When analyzing Table 1, we further wonder whether even the synsets that are both safe and imageable should remain in ImageNet. For example, is the Queen of England an acceptable category for visual recognition? Would basketball player be better replaced with person interacting with a basketball and captured as a human-object-interaction annotation? Would bridegroom be rife with cultural assumptions and biases? As always, we urge downstream users to exercise caution when training on the dataset.

And finally, we observe that even the remaining imageable synsets may contain biased depictions as a result of search engine artifacts. For example, the synset mother (imageability score 4.3) primarily contains women holding children; similarly, the synset beekeeper

(imageability score 4.6) predominantly contains pictures of people with bees. Even though one remains a mother when not around children, or a beekeeper when not around bees, those images would rarely be surfaced by a search engine (and, to be fair, would be difficult for workers to classify even if they had been).

Despite these concerns about the imageability annotations and about the lingering search engine bias, one thing that is clear is that at least the non-imageable synsets are problematic. Our annotation of imageability is not perfect and not the final solution, but an important step toward a more reasonable distribution of synsets in the ImageNet person subtree.

5.4. Relationship between imageability and visual recognition models

To conclude the discussion of imageability, we ask one final question: What is the relationship between the imageability of synset and the accuracy of a corresponding visual recognition model? Concretely, are the imageable synsets actually easier to recognize because they correspond to visual concepts? Or, on the flip side, is it perhaps always the case that non-imageable synsets contain an overly-simplified stereotyped representation of the concept and thus are easy for models to classify? If so, this would present additional evidence about the dangers of including such categories in a dataset since their depicted stereotypes are easily learned and perpetuated by the models.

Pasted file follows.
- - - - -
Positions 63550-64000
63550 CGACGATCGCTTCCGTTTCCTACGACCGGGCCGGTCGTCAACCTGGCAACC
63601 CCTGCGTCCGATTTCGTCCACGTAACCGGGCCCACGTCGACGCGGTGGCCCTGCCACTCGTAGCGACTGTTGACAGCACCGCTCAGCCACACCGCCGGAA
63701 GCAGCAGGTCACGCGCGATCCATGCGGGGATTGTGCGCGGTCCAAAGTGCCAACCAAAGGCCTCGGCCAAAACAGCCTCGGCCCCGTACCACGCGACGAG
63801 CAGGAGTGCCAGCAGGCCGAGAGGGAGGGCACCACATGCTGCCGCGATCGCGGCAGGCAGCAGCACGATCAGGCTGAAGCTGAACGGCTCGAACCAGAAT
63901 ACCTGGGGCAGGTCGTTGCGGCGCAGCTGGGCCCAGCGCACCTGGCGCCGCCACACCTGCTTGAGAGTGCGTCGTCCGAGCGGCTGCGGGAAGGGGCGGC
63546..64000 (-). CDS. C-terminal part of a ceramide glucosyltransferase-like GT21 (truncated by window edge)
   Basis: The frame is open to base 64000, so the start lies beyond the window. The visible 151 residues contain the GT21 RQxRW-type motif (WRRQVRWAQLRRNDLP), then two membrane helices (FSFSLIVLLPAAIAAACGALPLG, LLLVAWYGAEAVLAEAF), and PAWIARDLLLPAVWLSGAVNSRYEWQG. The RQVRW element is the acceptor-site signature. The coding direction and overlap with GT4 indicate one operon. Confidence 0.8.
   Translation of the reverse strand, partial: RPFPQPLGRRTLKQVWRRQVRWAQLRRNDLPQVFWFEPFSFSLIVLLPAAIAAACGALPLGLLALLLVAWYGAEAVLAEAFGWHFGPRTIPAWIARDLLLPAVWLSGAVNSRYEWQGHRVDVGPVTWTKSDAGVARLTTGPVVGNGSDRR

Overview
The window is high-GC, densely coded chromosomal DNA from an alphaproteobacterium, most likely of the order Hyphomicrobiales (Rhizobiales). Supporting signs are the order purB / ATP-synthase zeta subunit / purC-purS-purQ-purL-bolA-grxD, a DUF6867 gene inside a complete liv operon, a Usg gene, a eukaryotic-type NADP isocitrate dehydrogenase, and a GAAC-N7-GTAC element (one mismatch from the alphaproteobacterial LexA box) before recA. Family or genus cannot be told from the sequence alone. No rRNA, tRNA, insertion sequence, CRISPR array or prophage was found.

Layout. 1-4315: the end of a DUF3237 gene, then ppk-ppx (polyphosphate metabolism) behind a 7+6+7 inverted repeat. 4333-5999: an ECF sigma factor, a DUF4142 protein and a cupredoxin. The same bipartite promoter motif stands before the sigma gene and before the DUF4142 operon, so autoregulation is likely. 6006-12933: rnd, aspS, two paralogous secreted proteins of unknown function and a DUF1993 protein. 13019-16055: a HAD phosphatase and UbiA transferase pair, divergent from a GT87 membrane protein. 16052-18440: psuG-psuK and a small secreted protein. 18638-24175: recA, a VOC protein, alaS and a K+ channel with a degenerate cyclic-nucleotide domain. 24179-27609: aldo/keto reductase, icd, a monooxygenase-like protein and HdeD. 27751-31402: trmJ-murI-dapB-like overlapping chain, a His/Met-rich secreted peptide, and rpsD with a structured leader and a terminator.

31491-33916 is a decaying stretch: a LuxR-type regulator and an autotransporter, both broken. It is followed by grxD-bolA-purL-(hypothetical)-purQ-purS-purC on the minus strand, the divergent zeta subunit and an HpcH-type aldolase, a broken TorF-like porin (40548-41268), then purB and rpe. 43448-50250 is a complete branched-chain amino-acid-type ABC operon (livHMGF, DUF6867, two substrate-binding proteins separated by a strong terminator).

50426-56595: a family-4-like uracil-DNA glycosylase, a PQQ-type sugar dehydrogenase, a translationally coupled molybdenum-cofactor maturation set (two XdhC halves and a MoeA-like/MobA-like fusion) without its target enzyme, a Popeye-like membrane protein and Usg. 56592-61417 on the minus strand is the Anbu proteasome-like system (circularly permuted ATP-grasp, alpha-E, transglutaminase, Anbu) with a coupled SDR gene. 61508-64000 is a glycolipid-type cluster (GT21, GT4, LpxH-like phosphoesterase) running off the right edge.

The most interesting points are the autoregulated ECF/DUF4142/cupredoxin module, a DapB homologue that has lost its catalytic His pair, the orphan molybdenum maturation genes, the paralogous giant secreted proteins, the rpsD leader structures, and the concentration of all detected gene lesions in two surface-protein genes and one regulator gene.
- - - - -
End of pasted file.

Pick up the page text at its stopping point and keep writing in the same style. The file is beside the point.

Computer vision experiment setup. To evaluate this, we run a simple experiment to study the relationship between the imageability of a synset and the ability of a modern deep learning-based image classifier to recognize it. We pick a subset of 143 synsets from the 1,239 safe synsets so that each synset has at least 1,000 images. The selected synsets are leaf nodes in the WordNet hierarchy, meaning that they cannot be ancestors of each other and they represent disjoint concepts. We randomly sample 1,000 images from each synset, 700 for training, 100 for validation, and 200 for testing. We use a standard ResNet34 network (He et al., 2016) to classify the images as belonging to one of the 143 synsets. During training, the images are randomly cropped and resized to ; we also apply random horizontal flips. During validation and testing, we take

crops at the center. The network is trained from scratch for 90 epochs, which takes two days using a single GeForce GTX 1080 GPU. We minimize the cross-entropy loss using stochastic gradient descent; the learning rate starts at 0.05 and decreases by a factor of 10 every 30 epochs. We also use a batch size of 256, a momentum of 0.9, and a weight decay of 0.001.

Computer vision experiment results. The network has an overall testing accuracy of 55.9%. We are more interested in the breakdown accuracies for each synset and how they correlate with the imageability. The network’s testing accuracy on the easily imageable synsets (score 4) is 63.8%, which is higher than the accuracy of 53.0% on the synsets deemed non-imageable (score 4). Overall there is a positive correlation between imageability and accuracy (Pearson correlation coefficient with a p-value of ) as depicted in Fig. 3 (left). To better understand this, we analyze four representative examples, also depicted in Fig. 3 (right), which highlight the different aspects at play here: